Show simple item record

dc.contributor.authorJuvonen, K
dc.contributor.authorLapveteläinen, A
dc.contributor.authorNärväinen, J
dc.contributor.authorAbsetz, P
dc.contributor.authorKantanen, T
dc.contributor.authorKolehmainen, M
dc.contributor.authorSinikallio, S
dc.contributor.authorPihlajamäki, J
dc.contributor.authorKarhunen, L
dc.date.accessioned2020-04-07T10:16:16Z
dc.date.available2020-04-07T10:16:16Z
dc.date.issued2020
dc.identifier.urihttps://erepo.uef.fi/handle/123456789/8086
dc.description.abstractRecent neuroscience research has delineated key psychological components of reward: wanting, liking and learning. Each component is further divided into explicit and implicit processes. While explicit processes are consciously experienced, implicit processes are not always directly accessible to conscious inspection. In the present study, we investigated the effect of metabolic state on implicit and explicit responses and their relationship in food context, especially when foods and visually matched non-food items are contrasted, and when foods in a sole food context but differing in energy content (high-energy - low-energy) or taste (sweet - savoury) were contrasted. Sixty healthy non-obese females participated in the study in fasted and fed states. Three Implicit Association Tests were used to assess implicit associations. Explicit liking and wanting ratings were assessed by visual analogue scales. In the implicit food–non-food context, food was preferred over non-food items both in fasted and fed states, though the strength of implicit associations declined significantly from fasted to fed state. However, the direction or strength of implicit associations was not significantly different between the metabolic states when comparing concepts within food context only, differing in energy content or taste. Instead, explicit responses reflected the change in the metabolic state in a manner consistent with alliesthesia and sensory-specific satiety. The results of the present study suggest that implicit associations are relatively resistant to acute change in the metabolic condition compared to explicit ratings, which shift more readily according to the fasted-fed continuum. The shift in the prevailing metabolic state was, however, reflected in the strength of implicit responses towards food in relation to non-food items, yet in the sole food contexts implicit associations were comparable between the fasted and fed states.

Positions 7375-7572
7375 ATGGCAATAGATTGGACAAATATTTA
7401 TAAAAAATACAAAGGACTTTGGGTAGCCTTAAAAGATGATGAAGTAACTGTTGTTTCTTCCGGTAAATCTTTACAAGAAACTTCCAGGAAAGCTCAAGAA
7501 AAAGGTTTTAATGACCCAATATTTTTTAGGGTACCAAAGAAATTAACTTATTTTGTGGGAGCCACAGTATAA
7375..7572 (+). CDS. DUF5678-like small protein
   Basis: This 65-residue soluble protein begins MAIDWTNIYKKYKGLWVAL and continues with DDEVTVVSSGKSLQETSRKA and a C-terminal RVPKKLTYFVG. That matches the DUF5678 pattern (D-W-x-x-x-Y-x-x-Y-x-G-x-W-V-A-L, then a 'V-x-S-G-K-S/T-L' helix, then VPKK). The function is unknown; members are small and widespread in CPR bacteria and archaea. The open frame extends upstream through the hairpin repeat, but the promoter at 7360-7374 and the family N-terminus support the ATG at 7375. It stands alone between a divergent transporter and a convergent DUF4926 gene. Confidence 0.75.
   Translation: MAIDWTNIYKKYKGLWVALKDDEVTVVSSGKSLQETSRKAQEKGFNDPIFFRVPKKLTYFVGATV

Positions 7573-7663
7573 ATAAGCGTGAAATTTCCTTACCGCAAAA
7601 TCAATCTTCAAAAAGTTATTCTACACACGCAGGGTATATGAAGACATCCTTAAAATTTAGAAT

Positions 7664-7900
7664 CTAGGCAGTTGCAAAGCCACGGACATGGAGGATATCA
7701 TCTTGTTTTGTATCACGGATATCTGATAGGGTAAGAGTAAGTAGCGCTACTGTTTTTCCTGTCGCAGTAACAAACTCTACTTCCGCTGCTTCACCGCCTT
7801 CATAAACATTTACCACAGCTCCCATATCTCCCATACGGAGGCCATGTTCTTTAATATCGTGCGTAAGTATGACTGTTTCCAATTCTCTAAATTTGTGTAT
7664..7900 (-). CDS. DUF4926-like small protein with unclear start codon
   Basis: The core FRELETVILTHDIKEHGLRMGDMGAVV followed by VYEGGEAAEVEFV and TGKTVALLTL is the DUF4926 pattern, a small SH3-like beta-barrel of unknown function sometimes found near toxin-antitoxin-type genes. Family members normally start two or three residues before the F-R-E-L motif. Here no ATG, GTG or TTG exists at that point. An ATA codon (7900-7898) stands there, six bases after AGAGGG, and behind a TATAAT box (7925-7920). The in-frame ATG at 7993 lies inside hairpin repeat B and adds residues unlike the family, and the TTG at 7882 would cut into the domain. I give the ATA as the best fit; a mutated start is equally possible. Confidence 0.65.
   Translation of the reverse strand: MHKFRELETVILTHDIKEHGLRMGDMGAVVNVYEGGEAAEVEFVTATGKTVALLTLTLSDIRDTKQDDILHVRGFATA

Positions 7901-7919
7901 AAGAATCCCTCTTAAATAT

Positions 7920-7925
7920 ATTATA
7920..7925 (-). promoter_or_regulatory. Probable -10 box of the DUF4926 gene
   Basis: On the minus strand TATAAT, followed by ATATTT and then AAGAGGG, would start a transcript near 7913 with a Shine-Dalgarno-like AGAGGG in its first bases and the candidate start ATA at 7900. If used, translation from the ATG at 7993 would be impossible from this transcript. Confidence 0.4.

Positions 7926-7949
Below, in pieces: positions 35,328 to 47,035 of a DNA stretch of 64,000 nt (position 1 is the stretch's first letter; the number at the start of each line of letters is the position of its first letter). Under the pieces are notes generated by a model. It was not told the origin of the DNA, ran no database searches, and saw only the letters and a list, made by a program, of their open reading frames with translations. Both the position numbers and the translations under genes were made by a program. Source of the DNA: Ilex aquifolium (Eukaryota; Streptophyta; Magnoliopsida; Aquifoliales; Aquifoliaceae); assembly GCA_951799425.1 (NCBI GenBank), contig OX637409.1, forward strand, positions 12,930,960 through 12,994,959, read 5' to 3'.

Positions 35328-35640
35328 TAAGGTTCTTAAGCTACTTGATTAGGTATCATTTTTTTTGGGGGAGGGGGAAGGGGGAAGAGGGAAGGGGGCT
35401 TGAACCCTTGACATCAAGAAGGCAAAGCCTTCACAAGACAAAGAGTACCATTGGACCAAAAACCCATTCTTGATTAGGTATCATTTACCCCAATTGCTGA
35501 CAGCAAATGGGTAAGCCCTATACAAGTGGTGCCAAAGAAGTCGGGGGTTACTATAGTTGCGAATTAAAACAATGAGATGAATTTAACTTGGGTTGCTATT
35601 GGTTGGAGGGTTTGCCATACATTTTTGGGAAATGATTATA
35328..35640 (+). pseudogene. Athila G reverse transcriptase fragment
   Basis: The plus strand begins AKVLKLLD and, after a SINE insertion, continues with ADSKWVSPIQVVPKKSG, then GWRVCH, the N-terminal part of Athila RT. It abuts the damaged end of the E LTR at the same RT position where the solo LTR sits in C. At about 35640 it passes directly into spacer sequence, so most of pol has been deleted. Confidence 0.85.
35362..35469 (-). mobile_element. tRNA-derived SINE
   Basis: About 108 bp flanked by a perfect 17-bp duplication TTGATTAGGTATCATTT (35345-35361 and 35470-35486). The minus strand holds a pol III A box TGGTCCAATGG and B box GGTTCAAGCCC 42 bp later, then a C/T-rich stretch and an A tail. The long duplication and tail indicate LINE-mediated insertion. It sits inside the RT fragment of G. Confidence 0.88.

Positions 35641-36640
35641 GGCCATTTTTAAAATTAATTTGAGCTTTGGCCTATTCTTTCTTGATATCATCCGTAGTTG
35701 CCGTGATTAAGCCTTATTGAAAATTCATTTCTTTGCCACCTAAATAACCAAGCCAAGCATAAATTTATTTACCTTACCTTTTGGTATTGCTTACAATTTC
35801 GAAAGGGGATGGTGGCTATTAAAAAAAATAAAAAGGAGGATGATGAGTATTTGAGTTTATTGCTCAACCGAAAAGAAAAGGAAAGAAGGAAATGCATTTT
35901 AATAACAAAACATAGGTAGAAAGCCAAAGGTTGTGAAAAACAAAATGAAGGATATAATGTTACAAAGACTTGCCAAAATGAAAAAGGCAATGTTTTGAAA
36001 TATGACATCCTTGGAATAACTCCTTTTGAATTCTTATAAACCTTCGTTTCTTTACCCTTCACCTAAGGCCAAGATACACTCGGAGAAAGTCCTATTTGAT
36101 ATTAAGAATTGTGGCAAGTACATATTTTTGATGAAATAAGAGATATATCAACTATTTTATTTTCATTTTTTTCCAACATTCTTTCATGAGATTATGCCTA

dc.language.isoenglanti
dc.publisherElsevier BV
dc.relation.ispartofseriesAppetite
dc.relation.urihttp://dx.doi.org/10.1016/j.appet.2020.104593
dc.rightsCC BY-NC-ND https://creativecommons.org/licenses/by-nc-nd/4.0/
dc.subjectimplicit association test
dc.subjectexplicit responseste
dc.subjectimplicit associations
dc.subjectfood
dc.subjectmetabolic state
dc.titleEffect of metabolic state on implicit and explicit responses to food in young healthy females
dc.description.versionfinal draft
dc.contributor.departmentSchool of Medicine / Clinical Nutrition
dc.contributor.departmentDepartment of Business, activities,School of Educational Sciences and Psychology / Psychology
uef.solecris.id67974996en
dc.type.publicationTieteelliset aikakauslehtiartikkelit
dc.rights.accessrights© Elsevier Ltd.
dc.relation.doi10.1016/j.appet.2020.104593
dc.description.reviewstatuspeerReviewed
dc.publisher.countryAlankomaat
dc.relation.articlenumber104593
dc.relation.issn0195-6663
dc.relation.volume148
dc.rights.accesslevelopenAccess
dc.type.okmA1
uef.solecris.openaccessEi


Files in this item

Thumbnail

This item appears in the following Collection(s)

Show simple item record